|The Wolfman: Then & Now|
|Written by Will “the Thrill” Viharo|
Even a man who is pure in heart, and says his prayers by night, may become a wolf when the wolf bane blooms, and the autumn moon is bright… — The Wolf Man (1941) and The Wolfman (2010)
When one thinks of werewolves—as I often do—images of foggy forests, the full moon, damsels in distress, terrifying transformations involving fur and fangs, violent attacks, torch-bearing angry villagers, and creepy gypsies spouting poetic curses spring to mind. Universal’s most recent incarnation of one of their signature monsters, The Wolf Man, first introduced to the Silver Screen in 1941 with Lon Chaney Jr. easily inhabiting his most famous role, has received the inevitable update—but without sacrificing a single one of these legendary trademarks. The transition from 20th to 21st Century is a relatively rewarding cinematic experience. The new howl echoes the old one, and that’s a good thing.
When I first heard that Benicio Del Toro was behind the remake, I was encouraged and excited. For one thing, unlike many modern filmmakers who arrogantly think they can improve on an iconic but dated piece of pop culture, Del Toro is an avowed, avid fan of the source material; he enthusiastically exudes his lifelong love for The Wolf Man as well as the classic Universal monster stable in general. Not only that, he physically resembles both Lon Chaney Jr. and Sr., so he fits right into that timeless horror star lineup. His passion for the project is evident in every detail of the troubled production, which had been delayed several times, largely due to Del Toro’s insistence that the remake pay visual tribute to the original, including the look of the titular character, over some reported studio objections. Eventual director Joe Johnston (The Rocketeer, Jurassic Park III, the upcoming Captain America: The First Avenger) was obviously in sync with Del Toro’s vision, and, despite some choppy editing in the early scenes of exposition, there is little left on screen to indicate behind-the-scenes backbiting, as it were. It’s not a psychological thriller or a modern horror film—it’s an old school monster movie, a classic creature feature, and that’s precisely why, for my money, despite some of the critical backlash, it’s a howling success.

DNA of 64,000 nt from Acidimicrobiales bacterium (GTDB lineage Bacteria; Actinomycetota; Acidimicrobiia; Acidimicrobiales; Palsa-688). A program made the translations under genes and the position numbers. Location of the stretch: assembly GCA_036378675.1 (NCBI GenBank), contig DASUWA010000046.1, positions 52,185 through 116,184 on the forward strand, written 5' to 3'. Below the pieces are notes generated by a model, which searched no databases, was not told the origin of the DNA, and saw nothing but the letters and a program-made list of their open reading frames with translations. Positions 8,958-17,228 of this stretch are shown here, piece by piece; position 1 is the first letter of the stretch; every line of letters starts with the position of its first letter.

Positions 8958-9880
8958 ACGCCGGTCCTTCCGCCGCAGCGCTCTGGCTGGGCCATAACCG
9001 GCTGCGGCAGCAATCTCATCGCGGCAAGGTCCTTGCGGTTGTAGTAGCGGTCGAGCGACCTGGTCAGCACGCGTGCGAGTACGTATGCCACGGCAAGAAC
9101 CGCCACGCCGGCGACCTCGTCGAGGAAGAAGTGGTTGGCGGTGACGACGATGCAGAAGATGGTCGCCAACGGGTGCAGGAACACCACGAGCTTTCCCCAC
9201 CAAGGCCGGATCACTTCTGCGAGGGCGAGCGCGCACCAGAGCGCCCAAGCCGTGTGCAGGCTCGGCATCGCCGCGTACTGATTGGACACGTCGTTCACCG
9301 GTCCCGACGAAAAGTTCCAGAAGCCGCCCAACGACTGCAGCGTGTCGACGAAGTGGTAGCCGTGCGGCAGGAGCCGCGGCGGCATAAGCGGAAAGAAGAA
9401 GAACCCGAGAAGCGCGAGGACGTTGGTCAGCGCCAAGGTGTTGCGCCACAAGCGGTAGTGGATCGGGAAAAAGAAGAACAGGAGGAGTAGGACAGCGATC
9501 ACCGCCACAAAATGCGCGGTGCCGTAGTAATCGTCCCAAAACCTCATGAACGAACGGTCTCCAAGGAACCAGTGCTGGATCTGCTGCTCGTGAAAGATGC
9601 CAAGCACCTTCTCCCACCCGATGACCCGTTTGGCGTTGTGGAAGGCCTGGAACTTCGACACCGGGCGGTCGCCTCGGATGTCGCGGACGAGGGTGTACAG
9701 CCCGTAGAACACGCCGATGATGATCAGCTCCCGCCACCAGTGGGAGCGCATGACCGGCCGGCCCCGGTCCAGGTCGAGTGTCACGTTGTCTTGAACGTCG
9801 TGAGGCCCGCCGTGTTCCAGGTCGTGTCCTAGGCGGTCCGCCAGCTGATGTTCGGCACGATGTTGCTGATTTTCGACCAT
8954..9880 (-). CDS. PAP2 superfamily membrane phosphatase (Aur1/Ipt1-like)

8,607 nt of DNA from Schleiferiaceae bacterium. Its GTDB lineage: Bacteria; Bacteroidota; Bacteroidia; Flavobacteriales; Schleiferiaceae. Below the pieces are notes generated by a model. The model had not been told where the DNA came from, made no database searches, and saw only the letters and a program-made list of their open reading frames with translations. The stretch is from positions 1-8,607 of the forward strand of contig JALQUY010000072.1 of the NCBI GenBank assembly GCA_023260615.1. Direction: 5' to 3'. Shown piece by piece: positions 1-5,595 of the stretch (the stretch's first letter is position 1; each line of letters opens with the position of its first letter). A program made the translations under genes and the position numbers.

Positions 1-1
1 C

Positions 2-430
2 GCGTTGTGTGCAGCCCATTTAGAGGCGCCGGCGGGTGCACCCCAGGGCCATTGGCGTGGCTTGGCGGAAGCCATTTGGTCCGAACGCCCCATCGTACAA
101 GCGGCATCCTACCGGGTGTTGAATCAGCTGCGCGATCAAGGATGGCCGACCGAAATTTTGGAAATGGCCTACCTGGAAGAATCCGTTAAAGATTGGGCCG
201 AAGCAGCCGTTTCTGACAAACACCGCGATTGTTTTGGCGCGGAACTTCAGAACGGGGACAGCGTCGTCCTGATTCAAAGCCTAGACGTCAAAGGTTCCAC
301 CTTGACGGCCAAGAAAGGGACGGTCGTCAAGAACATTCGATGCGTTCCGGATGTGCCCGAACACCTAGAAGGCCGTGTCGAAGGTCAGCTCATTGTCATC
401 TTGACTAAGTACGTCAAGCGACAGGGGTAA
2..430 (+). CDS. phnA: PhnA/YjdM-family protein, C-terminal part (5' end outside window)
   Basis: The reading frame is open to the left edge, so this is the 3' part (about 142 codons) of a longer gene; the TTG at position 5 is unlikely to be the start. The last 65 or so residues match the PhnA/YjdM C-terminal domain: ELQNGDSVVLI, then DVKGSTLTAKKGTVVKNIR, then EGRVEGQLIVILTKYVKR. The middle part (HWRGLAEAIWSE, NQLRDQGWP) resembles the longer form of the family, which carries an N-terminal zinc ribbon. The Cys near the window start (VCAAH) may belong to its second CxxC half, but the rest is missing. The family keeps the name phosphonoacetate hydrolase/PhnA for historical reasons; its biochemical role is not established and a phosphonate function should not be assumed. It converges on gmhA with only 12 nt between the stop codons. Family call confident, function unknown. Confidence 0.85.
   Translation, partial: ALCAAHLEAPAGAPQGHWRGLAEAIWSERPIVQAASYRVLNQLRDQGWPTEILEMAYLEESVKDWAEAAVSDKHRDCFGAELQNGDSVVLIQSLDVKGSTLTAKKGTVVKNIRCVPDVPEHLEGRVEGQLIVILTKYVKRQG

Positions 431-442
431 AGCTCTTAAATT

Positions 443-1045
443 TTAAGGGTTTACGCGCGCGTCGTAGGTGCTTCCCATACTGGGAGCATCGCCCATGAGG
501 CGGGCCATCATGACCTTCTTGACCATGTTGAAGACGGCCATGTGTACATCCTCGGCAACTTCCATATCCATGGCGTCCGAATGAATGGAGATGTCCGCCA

Both films feature a main protagonist named Lawrence Talbot, returning home from America after a long absence to his wealthy father’s British estate, with dreams of beginning a new life, only to be bitten by a werewolf and doomed to become one himself. There are several divergent plot points that separate the remake from the original, but this basic premise is left intact. This time, Larry is a stage actor, and the curse is actually a familial disease of sorts more or less “inherited” from Larry’s father, Sir John (the perfectly cast and gleefully hammy Anthony Hopkins, smoothly stepping into Claude Rain’s esteemed shoes), but apparently “triggered” by the unfortunate werewolf assault. The classy cast includes lovely Emily Blunt as Larry’s star-crossed love interest, Gwen (Evelyn Ankers in the original), and Geraldine Chaplin as the mysterious, mournfully maternal gypsy Maleva, originally played by the great Maria Ouspenskaya. The darkly melodic score by Danny Elfman—which also suffered initial rejection and revision during the painful production process—beautifully complements the relentlessly brooding atmosphere and the lushly nightmarish cinematography.